b) result of data mining. But the physical and mathematical model built for B4S did not use any data mining technique (the author simply doesn't really know these techniques) and no prior history was used for the selection of the financial parameters for B4S metrics.

    B4S metric itself does not give answer on probably main question - what happens with banks about 8 years before they have to cut dividends? One unproven hypothesis is to consider mismanagement of such banks, for example possible switch from traditional risks estimations to popular at that time copula function approach or difficulties to handle more competitive environment after repeal of the Glass-Steagall Act (Gramm-Leach-Bliley Act) at the end of 1999.

    In order to check robustness of the results cutters were split into two equal sets (70 banks in each set). There are different possibilities for the split - a simple alphabetical one was used. Median B4S are shown in the figures 4 and 5, where the figure 5 is again a fragment of the figure 4.

    The obtained result confirms main conclusions of the overall tests.

    It seems interesting to figure out how B4S metric works for other financial firms. The results will be reported elsewhere.

    Disclaimer: At the moment the author own stocks of several US and foreign banks but not the stocks spelled out in the article. The author doesn't know that market will do in next 72 hours and cannot promise not to act if something good or bad happens.

    Additional disclosures: I submitted this as SA article 22 January 2012, it was rejected.

    Notes:
    1) FNFG reduced dividends 25 Jan 2012.

    2) The author neglected some financial parameters for B4S construction which might cause abnormal B4S values for these banks.

    3) Type 1 error is classifying bank that cuts dividends as a non-cutter, and type 2 error is classifying bank that did not cut dividends (i.e., non-cutter bank) as a cutter.

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Comments (9)
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  • Michael Connellan
    , contributor
    Comments (113) | Send Message
     
    Hi. I'm impressed at your effort and detailed analysis; nice work! With the dividend reducers, was there anything which indicated what was going to happen, especially so far in advance? A trend, maybe? I worked for a large commercial bank once, and internally they felt Return on Average Total Assets was the single most important metric, with 1% or higher being the mark of excellence.
    23 Jan 2012, 12:15 AM Reply Like
  • SDS (Seductive Dividend Sto...
    , contributor
    Comments (4472) | Send Message
     
    Author’s reply » Thank you for comment, Michael!

     

    As an engineer I think that something must cause difference in B4S between 2 group of banks. As an amateur investor I'm not aware about any reason for decoupling of cutters and non-cutters so early (~8 years before dividend reduction). As a physicist I can propose that a cutter's management made more mistake than management of a bank that keep SGD during the financial crisis but I'm not ready to proof this hypothesis.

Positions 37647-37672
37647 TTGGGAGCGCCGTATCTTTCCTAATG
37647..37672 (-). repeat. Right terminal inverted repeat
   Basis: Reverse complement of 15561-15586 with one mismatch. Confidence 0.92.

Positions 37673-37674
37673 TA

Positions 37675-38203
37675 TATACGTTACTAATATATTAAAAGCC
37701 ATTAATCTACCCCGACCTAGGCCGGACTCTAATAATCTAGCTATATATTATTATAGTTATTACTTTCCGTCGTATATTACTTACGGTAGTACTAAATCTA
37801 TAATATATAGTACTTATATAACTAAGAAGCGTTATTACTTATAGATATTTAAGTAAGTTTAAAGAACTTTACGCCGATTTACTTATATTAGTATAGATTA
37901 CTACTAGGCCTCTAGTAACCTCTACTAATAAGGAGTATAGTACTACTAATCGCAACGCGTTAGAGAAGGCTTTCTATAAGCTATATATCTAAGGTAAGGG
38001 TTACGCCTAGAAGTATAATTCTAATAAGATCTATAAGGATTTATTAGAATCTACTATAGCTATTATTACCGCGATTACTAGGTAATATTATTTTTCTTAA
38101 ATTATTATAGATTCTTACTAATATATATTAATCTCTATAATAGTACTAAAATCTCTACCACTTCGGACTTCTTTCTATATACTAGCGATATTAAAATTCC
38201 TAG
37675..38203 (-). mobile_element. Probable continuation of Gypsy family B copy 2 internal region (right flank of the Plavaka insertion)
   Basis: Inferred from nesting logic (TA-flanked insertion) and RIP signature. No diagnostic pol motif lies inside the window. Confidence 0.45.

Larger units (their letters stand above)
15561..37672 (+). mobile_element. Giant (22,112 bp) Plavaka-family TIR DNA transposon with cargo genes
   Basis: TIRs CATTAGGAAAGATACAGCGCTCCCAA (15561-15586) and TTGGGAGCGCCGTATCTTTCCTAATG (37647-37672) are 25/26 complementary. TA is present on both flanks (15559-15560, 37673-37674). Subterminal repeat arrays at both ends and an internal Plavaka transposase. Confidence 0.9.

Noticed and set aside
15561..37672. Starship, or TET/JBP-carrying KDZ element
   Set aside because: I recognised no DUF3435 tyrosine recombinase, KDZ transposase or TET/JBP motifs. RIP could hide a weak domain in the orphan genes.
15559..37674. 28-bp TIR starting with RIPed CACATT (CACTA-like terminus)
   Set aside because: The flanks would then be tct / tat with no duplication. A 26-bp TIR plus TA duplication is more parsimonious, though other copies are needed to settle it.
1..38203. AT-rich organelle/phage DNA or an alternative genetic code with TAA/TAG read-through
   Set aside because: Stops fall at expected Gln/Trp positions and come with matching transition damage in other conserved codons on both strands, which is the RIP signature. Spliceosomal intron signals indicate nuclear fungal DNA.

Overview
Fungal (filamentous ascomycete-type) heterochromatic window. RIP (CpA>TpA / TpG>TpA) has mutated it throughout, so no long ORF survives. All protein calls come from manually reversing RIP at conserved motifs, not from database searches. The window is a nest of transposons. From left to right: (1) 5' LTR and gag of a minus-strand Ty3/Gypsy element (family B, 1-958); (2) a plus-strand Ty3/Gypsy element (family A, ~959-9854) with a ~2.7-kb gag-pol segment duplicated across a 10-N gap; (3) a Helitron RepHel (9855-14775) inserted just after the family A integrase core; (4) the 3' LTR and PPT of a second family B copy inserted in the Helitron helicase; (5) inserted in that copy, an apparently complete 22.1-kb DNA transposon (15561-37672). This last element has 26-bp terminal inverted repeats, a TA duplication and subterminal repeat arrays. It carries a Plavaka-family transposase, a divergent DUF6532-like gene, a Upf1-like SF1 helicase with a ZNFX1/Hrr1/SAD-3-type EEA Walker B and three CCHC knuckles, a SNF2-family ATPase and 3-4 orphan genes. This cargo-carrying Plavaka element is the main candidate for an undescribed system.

Sincerely
    SDS
    23 Jan 2012, 12:54 AM Reply Like
  • Chuck Carnevale
    , contributor
    Comments (7437) | Send Message
     
    SDS,

     

    Very interesting concept. Did you offer it for publication as an article?

     

    Chuck
    24 Jan 2012, 08:33 AM Reply Like
  • SDS (Seductive Dividend Sto...
    , contributor
    Comments (4472) | Send Message
     
    Author’s reply » I submitted this as SA article 22 January 2012, it was rejected because of non-perfect English. English isn't my native and I do not have time to polish it for this post.
    28 Jan 2012, 01:04 PM Reply Like
  • Kiisu Buraun
    , contributor
    Comments (1249) | Send Message
     
    SDS,

     

    Reread your blog article.

     

    Do you mind revealing the B4S formula?

     

    Regards,

     

    Kiisu
    25 Mar 2012, 03:54 AM Reply Like
  • SDS (Seductive Dividend Sto...
    , contributor
    Comments (4472) | Send Message
     
    Author’s reply » I prefer to keep it secret.
    25 Mar 2012, 02:50 PM Reply Like
  • SDS (Seductive Dividend Sto...
    , contributor
    Comments (4472) | Send Message
     
    Author’s reply » Paul Samuelson (Nobel laureate in economics) mentioned Heisenberg principle (which is stone for quantum fluctuations) in discussion about forecast - see Forbes, 26 Dec. 1988, p.94
    22 Apr 2012, 02:38 PM Reply Like
  • SDS (Seductive Dividend Sto...
    , contributor
    Comments (4472) | Send Message
     
    Author’s reply » First Niagara Financial Group (FNFG) reduced dividends after I finished this paper. NYC keeps constant dividends from April 2004 and CAC from April 2008.
    Anyway, I think my study (as well as any similar research) might have 2 types of errors:
    1) Classifying a bank that cuts as a non-cutter (type 1 error), and
    2) Classifying a bank as a cutter when it actually did not cut dividends (type 2 Error).
    IMO, so mis-classification NYC and CAC (type 2 error) is not as significant for DGi as type 1 error.
    18 Sep 2012, 03:46 PM Reply Like
  • SDS (Seductive Dividend Sto...
    , contributor
    Comments (4472) | Send Message
     
    Author’s reply » I fixed the fig. 1 (cutters and non-cutters have the same B4S before the cut event - 2 years). I also moved some text to footnotes.
    2 Oct 2012, 01:18 AM Reply Like